Previous to Dr. Goldsmith's publishing his Deserted Village, the bookseller had given him a note for one hundred guineas for the copy, which the doctor mentioned a few hours after to one of his friends; who observed, it was a very great sum for so short a performance. “In truth,” replied Goldsmith, “I think so too; I have not been easy since I received it; therefore I will go back, and return him his note:? which he absolutely did, and left it entirely to the bookseller to pay him according to the profits produced by the sale of the piece, which turned out very considerable. Honesty is the best policy. • In the last war in Germany, a captain of cavalry was ordered out on a foraging party. He put himself at the head of his troop, and marched to the quarter assigned him. It was a solitary valley, in which hardly any thing but woods could be seen. In the midst of it stood a little cottage; on perceiving it, he went up, and knocked at the door: out comes an ancient
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ordered out head of
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Hernouten (better known in this country by the name of Moravian Brethren), with a beard silvered by age. “Father,” says the officer, "shew me a field where I can set my troopers a foraging.” “ Presently,” replied the Hernouten. The good old man walked before, and conducted them out of the valley. After a quarter of an hour's march, they found a fine field of barley. “There is the very thing we want,” says the captain. “Have patience for a few minutes," replied his guide : “You shall be satisfied.” They went on, and, at the distance of about a quarter of a league farther, they arrived at another field of barley. The troop immediately dismounted, cut down the grain, trussed it up, and remounted. The of. ficer, upon this, says to his conductor, “ Father, you have given yourself and us unnecessary trouble : the first field was inuch better than this.” “Very true, Sir," replied the good old man, “but it was not mine." This stroke (says my author, and that justly) goes directly to the heart. I defy an atheist to produce me any thing once to be compared with it. And, surely, he who does not feel his heart warmed by such an example of exalted virtue, has not. yet acquired the first principles of moral taste.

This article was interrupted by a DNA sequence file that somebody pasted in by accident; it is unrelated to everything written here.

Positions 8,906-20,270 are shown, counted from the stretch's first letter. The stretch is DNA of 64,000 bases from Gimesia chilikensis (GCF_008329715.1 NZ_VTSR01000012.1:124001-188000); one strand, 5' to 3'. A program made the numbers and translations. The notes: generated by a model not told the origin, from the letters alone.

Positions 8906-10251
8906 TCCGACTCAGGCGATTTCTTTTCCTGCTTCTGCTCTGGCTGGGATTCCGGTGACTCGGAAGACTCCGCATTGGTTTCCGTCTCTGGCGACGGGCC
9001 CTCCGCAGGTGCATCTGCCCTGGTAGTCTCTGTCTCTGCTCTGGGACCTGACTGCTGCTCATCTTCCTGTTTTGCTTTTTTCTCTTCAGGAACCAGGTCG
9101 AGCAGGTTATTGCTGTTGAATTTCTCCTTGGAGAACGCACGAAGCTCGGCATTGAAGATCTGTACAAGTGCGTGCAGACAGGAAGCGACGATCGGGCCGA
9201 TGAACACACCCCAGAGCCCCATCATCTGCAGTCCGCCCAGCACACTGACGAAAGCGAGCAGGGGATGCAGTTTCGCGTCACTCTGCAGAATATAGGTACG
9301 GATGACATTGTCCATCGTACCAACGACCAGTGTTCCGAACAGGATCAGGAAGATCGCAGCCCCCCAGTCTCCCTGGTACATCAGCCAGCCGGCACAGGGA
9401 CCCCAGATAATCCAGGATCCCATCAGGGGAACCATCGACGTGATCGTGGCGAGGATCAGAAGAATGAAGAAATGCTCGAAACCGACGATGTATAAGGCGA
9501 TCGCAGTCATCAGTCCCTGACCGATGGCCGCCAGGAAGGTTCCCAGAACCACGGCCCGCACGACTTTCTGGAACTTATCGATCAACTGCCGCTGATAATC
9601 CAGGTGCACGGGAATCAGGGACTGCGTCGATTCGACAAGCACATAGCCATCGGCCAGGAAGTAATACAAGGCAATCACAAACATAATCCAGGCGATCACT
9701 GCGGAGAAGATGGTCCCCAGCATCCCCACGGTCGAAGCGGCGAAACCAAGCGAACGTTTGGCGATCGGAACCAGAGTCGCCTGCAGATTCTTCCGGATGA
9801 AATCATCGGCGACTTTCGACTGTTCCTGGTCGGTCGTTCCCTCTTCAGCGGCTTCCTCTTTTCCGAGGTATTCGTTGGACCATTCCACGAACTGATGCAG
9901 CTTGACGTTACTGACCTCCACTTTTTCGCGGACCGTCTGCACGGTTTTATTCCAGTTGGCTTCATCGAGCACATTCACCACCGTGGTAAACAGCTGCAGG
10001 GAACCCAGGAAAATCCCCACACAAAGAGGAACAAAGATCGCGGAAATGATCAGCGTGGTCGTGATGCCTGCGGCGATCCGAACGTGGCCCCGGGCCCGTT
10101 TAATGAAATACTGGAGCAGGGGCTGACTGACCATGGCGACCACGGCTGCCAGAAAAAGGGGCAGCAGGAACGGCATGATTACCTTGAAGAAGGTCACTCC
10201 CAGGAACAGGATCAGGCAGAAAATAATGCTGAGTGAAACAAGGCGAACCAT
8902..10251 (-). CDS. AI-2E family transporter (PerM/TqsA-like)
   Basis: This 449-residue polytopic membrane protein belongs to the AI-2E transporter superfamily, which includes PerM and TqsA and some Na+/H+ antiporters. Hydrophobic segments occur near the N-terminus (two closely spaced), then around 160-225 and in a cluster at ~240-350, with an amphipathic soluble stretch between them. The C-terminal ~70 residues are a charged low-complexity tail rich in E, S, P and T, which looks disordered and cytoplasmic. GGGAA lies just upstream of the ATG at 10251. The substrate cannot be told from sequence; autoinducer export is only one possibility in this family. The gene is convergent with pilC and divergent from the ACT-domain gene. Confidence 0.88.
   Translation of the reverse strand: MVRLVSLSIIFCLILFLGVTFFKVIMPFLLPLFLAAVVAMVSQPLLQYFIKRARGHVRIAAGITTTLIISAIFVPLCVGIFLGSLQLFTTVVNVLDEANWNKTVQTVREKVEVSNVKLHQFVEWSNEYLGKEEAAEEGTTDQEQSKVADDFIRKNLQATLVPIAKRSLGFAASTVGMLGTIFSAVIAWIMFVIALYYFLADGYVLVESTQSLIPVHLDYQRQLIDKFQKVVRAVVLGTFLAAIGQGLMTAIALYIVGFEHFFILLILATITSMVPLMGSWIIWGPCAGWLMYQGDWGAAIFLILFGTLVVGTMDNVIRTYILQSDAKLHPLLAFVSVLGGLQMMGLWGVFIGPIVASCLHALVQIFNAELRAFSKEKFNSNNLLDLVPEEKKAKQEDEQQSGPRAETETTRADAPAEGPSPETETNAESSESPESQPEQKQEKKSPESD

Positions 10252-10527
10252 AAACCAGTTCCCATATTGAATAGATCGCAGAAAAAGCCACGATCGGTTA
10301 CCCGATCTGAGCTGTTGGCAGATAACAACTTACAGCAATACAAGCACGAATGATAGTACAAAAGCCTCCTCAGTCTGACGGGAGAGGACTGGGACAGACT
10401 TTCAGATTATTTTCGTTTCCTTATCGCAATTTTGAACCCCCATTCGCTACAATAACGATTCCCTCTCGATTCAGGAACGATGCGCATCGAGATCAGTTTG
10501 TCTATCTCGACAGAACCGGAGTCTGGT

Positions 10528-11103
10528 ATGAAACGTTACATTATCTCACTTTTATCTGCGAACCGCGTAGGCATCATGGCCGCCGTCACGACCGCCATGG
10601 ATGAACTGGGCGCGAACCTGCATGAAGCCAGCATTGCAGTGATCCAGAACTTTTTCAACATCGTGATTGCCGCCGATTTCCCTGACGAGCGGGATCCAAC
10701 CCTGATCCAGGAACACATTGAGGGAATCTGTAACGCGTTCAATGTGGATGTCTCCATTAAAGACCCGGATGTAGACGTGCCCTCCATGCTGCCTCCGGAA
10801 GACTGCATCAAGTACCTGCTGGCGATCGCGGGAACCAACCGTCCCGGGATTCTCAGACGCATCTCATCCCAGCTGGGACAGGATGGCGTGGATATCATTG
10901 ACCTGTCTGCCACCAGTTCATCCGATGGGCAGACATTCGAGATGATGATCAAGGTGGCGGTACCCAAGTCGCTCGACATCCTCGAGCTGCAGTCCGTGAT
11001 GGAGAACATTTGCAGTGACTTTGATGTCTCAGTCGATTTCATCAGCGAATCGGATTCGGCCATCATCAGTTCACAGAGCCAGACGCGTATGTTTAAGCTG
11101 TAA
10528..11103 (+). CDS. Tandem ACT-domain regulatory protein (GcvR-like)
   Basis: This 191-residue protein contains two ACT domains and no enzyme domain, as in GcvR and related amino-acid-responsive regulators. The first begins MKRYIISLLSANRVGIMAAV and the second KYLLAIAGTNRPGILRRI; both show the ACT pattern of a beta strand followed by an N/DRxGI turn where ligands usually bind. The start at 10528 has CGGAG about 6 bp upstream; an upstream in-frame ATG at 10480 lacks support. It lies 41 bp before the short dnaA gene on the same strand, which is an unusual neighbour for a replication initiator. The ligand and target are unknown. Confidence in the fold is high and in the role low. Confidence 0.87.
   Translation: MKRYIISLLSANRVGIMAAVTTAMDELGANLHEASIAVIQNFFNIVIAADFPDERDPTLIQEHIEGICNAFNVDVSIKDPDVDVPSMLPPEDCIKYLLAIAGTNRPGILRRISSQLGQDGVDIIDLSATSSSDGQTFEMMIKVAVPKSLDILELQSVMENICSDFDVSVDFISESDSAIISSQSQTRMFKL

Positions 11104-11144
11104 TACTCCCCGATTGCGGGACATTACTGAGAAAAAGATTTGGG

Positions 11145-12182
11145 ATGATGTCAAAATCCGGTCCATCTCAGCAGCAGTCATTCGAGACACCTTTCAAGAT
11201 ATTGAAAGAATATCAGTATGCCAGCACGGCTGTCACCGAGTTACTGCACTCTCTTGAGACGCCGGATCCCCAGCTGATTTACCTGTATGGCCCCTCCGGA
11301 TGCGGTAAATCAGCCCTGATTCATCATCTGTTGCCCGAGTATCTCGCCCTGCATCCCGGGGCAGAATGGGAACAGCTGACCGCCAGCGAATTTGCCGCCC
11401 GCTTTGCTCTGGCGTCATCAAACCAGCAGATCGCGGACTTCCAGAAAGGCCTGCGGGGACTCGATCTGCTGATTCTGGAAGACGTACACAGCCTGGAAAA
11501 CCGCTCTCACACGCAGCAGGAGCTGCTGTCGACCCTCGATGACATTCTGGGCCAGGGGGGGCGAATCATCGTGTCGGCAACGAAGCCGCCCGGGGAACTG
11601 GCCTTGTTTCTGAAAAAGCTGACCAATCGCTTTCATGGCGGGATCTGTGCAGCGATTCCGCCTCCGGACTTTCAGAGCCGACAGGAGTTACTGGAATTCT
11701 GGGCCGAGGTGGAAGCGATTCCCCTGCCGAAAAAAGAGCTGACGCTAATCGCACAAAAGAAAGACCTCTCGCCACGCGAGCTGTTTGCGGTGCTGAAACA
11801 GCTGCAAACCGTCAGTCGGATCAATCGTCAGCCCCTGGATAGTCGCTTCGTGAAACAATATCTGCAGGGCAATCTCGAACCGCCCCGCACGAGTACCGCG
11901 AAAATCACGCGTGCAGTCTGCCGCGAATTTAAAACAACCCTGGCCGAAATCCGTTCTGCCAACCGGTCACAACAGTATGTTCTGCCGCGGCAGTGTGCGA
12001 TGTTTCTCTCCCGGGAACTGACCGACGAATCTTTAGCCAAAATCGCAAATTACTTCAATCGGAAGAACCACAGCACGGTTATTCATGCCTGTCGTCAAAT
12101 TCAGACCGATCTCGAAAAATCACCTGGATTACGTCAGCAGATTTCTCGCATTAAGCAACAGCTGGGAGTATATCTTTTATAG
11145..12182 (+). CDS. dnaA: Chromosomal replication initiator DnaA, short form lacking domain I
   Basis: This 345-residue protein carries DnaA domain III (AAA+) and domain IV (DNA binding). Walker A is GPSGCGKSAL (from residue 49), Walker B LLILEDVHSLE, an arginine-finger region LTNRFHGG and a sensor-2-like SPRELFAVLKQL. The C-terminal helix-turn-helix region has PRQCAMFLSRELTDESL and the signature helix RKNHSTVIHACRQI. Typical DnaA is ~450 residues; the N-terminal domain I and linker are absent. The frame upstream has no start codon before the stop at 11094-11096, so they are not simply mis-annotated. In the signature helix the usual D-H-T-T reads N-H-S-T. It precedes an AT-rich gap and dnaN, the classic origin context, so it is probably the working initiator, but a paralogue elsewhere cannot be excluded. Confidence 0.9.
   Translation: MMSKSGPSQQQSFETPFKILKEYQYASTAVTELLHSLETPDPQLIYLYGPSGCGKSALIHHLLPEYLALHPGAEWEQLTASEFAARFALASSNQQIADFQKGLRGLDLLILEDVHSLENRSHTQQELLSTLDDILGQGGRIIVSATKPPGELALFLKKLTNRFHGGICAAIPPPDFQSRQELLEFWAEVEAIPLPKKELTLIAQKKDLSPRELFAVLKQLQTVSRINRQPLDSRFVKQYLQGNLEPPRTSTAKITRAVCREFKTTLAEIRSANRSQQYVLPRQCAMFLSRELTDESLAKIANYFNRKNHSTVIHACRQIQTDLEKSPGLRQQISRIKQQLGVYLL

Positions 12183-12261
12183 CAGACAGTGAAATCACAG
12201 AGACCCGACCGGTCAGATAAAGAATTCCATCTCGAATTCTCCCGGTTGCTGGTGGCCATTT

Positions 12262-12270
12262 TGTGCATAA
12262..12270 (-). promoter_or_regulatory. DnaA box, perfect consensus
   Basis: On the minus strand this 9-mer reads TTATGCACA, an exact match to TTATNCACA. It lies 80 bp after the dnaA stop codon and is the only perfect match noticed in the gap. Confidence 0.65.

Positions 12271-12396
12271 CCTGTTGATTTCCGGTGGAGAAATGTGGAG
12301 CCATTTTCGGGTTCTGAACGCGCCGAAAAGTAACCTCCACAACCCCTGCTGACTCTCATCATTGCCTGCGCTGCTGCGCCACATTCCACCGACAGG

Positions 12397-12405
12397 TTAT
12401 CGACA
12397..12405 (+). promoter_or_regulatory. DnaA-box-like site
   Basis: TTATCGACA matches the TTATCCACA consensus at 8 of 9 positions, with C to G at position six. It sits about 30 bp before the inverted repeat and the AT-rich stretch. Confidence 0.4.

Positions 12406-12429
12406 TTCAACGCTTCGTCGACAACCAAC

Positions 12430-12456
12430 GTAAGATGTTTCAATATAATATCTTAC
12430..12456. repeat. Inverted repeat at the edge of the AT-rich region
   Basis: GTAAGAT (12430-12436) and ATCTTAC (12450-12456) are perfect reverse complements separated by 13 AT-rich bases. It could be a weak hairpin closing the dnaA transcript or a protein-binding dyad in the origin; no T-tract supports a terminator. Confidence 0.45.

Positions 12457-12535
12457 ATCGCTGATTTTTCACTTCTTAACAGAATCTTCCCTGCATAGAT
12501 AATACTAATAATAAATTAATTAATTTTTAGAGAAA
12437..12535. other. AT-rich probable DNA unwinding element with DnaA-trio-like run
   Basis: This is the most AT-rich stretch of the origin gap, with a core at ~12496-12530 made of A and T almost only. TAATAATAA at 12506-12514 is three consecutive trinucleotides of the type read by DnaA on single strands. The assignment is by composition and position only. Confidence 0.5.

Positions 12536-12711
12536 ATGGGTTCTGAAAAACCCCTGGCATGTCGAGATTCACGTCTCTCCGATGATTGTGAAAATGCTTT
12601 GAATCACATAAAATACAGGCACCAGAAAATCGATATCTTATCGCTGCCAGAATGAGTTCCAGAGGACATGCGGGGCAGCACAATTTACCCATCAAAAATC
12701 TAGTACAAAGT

Mr. Addison, in a letter to a friend, makes the following declaration. “Believe me when I assure you, I never did, nor ever will, on any pretence whatsoever, take more than the stated and customary fees of my office. I might keep the contrary practice concealed from the world, were I capable of it, but I could not from my. self; and I hope I shall always fear the re. proaches of my own heart more than those of